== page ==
Epidemiology: How is Guinea Worm Disease spread?
Dracunculus medinensis worms have been around for centuries. Calcified worms have even been discovered in Egyptian mummies .
Cases peaked in the 1980s with 3.5 million dracunculiasis cases worldwide (WHO). Almost 85% of these cases were in Africa and the rest in Asia. Preventive efforts have been so successful that the disease may be eradicated very soon. In 2020, there were only 27 human cases reported. In 2021, only 14 cases were reported in four countries – Chad, Ethiopia, Mali, and South Sudan [3,6].
People get infected with the disease when they drink stagnant water contaminated by the Guinea worm’s larvae. Another risk factor for Guinea worm infections is the ingestion of raw or undercooked fish, frogs, and other animals .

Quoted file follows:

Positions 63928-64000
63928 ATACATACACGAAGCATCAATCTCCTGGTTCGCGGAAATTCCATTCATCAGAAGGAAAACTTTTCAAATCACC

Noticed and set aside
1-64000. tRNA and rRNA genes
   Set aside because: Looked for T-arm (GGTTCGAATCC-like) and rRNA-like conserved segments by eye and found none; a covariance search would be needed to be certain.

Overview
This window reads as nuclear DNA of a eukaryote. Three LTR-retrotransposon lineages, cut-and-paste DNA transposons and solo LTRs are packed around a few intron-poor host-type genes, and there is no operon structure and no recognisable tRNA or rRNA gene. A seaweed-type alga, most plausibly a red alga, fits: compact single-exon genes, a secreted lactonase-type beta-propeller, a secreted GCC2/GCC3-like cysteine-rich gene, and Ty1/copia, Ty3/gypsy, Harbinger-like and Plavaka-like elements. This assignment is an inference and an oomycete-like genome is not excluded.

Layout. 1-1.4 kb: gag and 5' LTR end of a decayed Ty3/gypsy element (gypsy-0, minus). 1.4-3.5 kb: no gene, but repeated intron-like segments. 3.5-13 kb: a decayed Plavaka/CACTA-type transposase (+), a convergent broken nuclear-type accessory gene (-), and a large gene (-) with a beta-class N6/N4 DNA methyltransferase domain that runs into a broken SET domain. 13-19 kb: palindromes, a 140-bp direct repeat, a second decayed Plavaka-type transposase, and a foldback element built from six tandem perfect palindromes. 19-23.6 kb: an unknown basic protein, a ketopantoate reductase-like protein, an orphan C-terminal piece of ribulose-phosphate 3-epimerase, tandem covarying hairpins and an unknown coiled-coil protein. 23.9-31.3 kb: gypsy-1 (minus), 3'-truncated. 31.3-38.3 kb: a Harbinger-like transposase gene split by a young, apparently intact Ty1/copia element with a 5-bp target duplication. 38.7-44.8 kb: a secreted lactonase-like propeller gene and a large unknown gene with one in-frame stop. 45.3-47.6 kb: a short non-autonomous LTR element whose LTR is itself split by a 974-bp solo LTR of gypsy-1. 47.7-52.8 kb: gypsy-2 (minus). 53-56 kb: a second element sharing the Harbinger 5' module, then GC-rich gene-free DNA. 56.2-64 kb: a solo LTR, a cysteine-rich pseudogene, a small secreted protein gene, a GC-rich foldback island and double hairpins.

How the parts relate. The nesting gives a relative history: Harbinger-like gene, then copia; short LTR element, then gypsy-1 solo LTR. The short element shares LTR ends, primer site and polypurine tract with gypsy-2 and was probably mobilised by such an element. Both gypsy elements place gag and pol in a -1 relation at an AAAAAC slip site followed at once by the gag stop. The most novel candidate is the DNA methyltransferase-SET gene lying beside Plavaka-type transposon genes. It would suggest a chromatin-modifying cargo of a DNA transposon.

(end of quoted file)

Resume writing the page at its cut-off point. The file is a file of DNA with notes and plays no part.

While dracunculiasis cases in humans are low, there is a new threat preventing the eradication of the disease. Countries like Chad, Ethiopia, Mali, and Cameroon are reporting a growing infection rate in dogs. According to new research, dogs are now the main reservoir for Guinea worms. They can get infected by eating fish, frogs, and other aquatic animals that may be asymptomatic carriers. Infections are more likely during the hot-dry season when people fish more often, and dogs gain access to these fish .